In describing the symptoms of various diseases in these blogs, I occasionally mention anemia. In fact, we have a whole blog dedicated to one specific kind of anemia (immune-mediated hemolytic anemia). But I recently came to the realization that I have neglected to adequately explain anemia, what causes it and what to do about it! That, friends, is about to change.
Anemia occurs when the number of red blood cells in the body fall below normal. Because red blood cells are made up of hemoglobin, which carries oxygen, when red blood cell numbers are low, so is our pet’s (or our own!) hemoglobin level. And when hemoglobin levels are low, the oxygen-carrying capacity of the blood is also low, resulting in poor oxygenation of the tissues of the body.
Anemia can be classified as regenerative or non-regenerative. These names are fairly descriptive in that with regenerative anemia, the bone marrow is working hard to pump out new red blood cells in an attempt to replace the missing ones, and with non-regenerative anemia, it’s not.
Regenerative anemia occurs either due to blood loss or an abnormal breakdown of red blood cells, called hemolysis, which happen for many reasons. The most common reason is the aforementioned immune-mediated hemolytic anemia, but other causes include blood parasites like Babesia and Mycoplasma.
Blood loss may seem obvious, but it’s not always apparent. Obviously, traumatic external injuries that cause blood loss will be easy to spot, but some conditions result in chronic, low-level internal bleeding that pet parents may not notice. Gastric ulcers that cause bleeding are a good example, as are intestinal parasites that feed on our pet’s blood. External parasites like fleas and ticks also feed on our pet’s blood and have the potential to cause anemia, especially in young pets. In many cases, the anemia only becomes apparent when it is severe enough to cause lethargy in our pets.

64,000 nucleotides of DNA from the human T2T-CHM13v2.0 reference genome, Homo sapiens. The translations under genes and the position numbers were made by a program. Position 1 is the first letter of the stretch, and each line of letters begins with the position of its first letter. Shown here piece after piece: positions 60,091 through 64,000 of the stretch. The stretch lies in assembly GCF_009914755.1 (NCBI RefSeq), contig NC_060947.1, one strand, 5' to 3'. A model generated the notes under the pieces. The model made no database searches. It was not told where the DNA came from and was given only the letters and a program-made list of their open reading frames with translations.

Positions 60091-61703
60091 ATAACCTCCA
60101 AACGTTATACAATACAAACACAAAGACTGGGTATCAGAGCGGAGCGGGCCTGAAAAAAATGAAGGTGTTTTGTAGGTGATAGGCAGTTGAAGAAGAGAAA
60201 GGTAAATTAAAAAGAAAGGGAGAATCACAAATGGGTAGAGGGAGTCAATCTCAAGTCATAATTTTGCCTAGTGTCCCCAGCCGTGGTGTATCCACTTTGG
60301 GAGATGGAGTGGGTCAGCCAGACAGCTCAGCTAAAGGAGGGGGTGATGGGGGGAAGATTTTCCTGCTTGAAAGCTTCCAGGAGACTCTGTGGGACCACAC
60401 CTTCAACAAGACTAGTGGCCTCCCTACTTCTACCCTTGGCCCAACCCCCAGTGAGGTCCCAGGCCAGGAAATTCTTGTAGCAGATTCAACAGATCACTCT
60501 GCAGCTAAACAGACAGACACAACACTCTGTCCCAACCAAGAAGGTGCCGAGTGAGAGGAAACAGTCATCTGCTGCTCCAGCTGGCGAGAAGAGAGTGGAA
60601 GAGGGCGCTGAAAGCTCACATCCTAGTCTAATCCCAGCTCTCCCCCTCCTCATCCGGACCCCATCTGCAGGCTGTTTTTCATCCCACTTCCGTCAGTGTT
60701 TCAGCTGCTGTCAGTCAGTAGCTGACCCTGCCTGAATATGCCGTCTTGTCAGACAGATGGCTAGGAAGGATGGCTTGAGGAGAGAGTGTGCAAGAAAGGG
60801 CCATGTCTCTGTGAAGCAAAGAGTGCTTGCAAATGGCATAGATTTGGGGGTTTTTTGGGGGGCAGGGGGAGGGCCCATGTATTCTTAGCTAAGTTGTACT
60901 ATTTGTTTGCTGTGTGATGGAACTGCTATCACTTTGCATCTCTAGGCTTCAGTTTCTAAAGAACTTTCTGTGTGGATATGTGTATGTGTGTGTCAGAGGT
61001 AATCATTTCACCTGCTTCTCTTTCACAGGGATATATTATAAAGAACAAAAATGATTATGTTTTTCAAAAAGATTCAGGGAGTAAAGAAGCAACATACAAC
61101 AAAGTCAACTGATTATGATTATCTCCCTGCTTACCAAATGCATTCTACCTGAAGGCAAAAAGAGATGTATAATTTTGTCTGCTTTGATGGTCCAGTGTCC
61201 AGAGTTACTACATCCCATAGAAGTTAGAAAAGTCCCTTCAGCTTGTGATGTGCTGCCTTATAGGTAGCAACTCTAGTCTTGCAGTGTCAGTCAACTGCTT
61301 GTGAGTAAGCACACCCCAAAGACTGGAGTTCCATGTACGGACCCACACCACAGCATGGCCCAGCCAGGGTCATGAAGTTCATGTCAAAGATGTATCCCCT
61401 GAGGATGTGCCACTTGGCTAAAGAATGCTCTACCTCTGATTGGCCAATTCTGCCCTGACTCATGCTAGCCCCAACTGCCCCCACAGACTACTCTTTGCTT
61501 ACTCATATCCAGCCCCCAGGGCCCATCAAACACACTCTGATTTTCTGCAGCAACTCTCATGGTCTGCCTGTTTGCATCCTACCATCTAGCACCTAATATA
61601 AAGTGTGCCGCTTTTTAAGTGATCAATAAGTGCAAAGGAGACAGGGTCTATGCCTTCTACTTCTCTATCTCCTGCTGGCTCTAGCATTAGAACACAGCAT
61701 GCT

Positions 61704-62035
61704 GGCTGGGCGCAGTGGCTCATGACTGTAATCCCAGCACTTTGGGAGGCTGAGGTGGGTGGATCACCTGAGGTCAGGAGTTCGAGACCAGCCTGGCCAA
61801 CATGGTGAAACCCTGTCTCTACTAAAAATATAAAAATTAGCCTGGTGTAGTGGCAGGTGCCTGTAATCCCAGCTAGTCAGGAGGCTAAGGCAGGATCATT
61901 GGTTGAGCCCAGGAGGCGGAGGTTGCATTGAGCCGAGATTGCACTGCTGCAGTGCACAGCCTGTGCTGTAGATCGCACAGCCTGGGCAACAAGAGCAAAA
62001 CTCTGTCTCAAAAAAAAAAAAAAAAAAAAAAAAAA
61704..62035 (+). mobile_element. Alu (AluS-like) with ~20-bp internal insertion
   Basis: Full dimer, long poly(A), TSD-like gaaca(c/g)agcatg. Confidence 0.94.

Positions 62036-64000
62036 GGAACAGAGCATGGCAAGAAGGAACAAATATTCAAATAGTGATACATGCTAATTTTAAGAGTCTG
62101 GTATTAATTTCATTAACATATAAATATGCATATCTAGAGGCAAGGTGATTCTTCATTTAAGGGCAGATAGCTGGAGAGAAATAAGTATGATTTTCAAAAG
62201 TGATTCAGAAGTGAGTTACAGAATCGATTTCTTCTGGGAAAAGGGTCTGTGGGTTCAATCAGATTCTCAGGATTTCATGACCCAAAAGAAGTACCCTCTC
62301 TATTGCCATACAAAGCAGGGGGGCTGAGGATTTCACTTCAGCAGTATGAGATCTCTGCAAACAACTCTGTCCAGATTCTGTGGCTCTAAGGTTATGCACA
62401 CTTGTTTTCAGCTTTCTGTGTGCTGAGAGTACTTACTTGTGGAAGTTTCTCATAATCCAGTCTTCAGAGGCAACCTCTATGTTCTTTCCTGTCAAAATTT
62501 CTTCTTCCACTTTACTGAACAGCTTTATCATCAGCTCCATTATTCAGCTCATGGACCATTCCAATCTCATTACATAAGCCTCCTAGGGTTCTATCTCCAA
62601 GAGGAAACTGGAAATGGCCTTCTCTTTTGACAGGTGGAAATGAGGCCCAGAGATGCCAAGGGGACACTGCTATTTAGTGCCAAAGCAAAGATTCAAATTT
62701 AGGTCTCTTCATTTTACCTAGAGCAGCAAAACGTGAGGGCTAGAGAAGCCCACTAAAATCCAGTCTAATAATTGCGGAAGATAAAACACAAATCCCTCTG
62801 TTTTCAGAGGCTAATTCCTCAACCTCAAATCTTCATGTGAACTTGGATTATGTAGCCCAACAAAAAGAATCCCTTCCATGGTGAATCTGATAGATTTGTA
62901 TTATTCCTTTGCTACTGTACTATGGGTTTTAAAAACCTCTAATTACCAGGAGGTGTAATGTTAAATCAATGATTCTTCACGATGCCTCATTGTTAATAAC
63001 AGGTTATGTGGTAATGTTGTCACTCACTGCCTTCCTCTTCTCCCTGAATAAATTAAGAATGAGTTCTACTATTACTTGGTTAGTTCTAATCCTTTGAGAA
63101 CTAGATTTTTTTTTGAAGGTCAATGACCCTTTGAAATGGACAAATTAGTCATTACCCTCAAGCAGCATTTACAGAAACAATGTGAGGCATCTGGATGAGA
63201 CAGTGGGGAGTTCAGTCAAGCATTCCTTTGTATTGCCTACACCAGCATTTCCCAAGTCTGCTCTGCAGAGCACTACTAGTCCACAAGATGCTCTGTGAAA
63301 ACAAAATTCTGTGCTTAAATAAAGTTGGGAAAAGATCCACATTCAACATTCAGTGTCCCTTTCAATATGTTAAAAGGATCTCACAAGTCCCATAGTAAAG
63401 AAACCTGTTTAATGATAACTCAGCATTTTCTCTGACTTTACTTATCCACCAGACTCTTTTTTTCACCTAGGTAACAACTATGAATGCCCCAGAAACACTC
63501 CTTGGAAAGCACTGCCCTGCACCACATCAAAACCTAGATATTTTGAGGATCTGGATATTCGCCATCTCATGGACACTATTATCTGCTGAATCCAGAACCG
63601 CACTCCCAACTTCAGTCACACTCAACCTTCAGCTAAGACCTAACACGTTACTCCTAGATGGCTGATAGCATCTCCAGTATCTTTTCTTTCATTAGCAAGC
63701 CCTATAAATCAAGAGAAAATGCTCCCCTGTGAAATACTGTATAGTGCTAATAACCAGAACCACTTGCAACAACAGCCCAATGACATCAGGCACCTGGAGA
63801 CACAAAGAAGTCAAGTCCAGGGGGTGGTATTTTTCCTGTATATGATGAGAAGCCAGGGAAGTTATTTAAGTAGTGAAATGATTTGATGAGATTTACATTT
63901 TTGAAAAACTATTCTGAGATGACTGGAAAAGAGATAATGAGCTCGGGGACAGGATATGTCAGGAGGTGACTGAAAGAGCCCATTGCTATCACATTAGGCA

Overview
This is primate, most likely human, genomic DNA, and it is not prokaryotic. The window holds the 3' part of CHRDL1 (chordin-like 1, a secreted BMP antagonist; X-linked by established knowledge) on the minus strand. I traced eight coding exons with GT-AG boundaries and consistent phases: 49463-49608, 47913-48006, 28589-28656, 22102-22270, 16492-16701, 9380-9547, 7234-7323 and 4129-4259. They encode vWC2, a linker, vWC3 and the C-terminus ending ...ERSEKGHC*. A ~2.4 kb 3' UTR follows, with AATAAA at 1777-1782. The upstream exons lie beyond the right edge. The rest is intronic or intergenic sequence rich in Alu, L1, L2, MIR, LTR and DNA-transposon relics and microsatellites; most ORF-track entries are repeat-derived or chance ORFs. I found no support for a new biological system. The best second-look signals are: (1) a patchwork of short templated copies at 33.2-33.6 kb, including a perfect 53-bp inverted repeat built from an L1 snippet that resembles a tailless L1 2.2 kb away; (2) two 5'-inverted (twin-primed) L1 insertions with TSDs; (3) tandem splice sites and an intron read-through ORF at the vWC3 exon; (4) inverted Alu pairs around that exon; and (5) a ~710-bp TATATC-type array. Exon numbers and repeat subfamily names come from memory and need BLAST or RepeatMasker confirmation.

Non-regenerative anemia occurs when the bone marrow fails to respond to an anemic condition. Sometimes the bone marrow simply does not make red blood cells, and sometimes the red blood cells it makes are abnormal and therefore not released into circulation.
Clinical signs of anemia include pale gums, lethargy, exercise intolerance and labored breathing. The diagnosis of anemia is made by running blood tests to check the level of red blood cells, but these tests do little to determine the underlying cause of the anemia. A thorough exam coupled with other diagnostics like blood tests, X-rays and possibly bone marrow aspirates will start the ball rolling on discovering the underlying cause.
The treatment of anemia is as varied as its causes. Severe cases will require blood transfusions while other diagnostics are being performed. Once a cause is found, it may be several days to weeks before your pet is feeling back to her old self as her red blood cell levels rebound.
Anemia can be a costly condition. Even those cases with an obvious cause, like fleas, may need hospitalization for oxygen therapy or blood transfusions. The cost of possible further diagnostics only adds to the stress of an emergency visit with a sick pet. It’s at times like these that pet health insurance comes in the most handy. Without financial constraints, you can focus on the task at hand – getting your pet well.